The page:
On February 5, 1998, 34-year-old Arturo Cortez was driving his car with his wife and two sons when undercover Los Angeles police detectives attempted to pull him over. Cortez thought he was being carjacked and tossed a set of keys out of the window and sped off. He stopped at a dead end minutes later and was arrested.
Detectives found the keys that were tossed out of the car and drove Cortez and his family back to their apartment on Compton Street in Los Angeles. The keys opened their apartment which was searched, but nothing illegal was found.
In Cortez’s pants pocket, detectives found another set of keys that they used to open an apartment located at the rear of Cortez’s apartment. Inside, detectives found plastic buckets containing about two pounds of marijuana. Keys on the key ring were used to open two lockboxes which contained about four pounds of cocaine. Another lockbox contained a handgun.
Cortez was charged with possession of the drugs and weapon. Cortez said he knew nothing about the drugs or the gun and that the apartment had just been rented days earlier to a man named Lucio Morales.
Within hours of Cortez’s arrest, Morales came to the police station and told Detective Donald Walthers, one of the officers who arrested Cortez, that the narcotics and gun were his and that Cortez knew nothing about them. Walthers dismissed Morales’ account as a lie because Morales’ description of what was recovered from the apartment was slightly different than what was found.
Morales then contacted Cortez’s attorney and claimed sole ownership of the drugs and gun. As the case neared trial, Morales and the attorney met five times to discuss Morales’ testimony. But before the trial began, Morales was arrested in Arizona on charges of importing 71 pounds of marijuana. While he was in jail there, Morales wrote a letter to Los Angeles County Superior Court Judge Linda Lefkowitz, who was assigned to Cortez’s case.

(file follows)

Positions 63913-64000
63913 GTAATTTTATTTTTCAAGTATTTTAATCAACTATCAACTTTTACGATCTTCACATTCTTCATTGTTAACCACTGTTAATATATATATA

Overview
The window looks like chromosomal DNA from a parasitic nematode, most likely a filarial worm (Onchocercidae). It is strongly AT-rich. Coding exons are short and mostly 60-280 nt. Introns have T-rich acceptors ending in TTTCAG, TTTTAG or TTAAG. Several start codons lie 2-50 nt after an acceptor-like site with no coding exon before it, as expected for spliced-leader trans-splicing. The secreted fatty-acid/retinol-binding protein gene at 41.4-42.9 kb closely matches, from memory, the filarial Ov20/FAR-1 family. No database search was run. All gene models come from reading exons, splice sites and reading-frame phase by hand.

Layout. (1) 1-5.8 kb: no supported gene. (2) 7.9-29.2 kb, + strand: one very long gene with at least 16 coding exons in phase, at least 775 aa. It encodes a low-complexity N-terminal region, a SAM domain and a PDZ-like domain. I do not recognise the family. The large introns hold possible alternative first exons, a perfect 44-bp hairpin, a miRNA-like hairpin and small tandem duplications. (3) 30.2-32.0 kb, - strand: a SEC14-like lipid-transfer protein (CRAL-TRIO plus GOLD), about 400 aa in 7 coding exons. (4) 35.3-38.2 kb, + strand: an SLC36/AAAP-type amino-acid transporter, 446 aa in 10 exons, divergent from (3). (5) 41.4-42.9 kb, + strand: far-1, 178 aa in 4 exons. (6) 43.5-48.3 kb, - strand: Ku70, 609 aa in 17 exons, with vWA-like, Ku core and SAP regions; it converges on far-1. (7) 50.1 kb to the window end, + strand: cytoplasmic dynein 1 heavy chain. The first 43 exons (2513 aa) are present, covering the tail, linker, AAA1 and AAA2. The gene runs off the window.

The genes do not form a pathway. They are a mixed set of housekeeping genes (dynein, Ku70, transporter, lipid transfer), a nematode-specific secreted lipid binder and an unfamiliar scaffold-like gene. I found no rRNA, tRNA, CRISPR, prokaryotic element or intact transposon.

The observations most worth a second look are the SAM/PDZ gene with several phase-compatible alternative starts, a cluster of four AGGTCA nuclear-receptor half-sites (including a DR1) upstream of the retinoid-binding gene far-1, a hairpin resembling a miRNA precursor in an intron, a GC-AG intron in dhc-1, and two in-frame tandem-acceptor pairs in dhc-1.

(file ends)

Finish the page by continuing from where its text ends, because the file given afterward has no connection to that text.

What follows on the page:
The letter, signed under penalty of perjury, said the drugs were his and that he left his keys with Cortez because the apartment needed some repairs. The judge gave the letter to Cortez’s attorney, who had it typed up and sent to Morales, who signed it and had it notarized, then sent it back. Morales wrote other letters to Cortez’s attorney prior to the trial and explained that he had entered into a plea agreement with the prosecution in which he was going to plead guilty and receive probation.
In August 1998, Cortez’s lawyer asked for a postponement in Cortez’s trial so he could make arrangements to have Morales testify at the Los Angeles trial once his case was finished in Arizona. However, the prosecutor in Cortez’s case then notified prosecutors in Arizona that Morales was going to come to Los Angeles and admit possession of cocaine and marijuana. As a result, the judge in Arizona rejected the probation proposed in the plea agreement and instead sentenced Morales to 30 months in prison.
When Cortez went on trial in October 1998, Morales was incarcerated in Arizona. Cortez’s lawyer sought to introduce Morales’ letters and statements, but the judge refused to allow the evidence. The judge noted that the lawyer failed to go through proper legal channels to have Morales transported from his Arizona prison to testify at Cortez’s trial.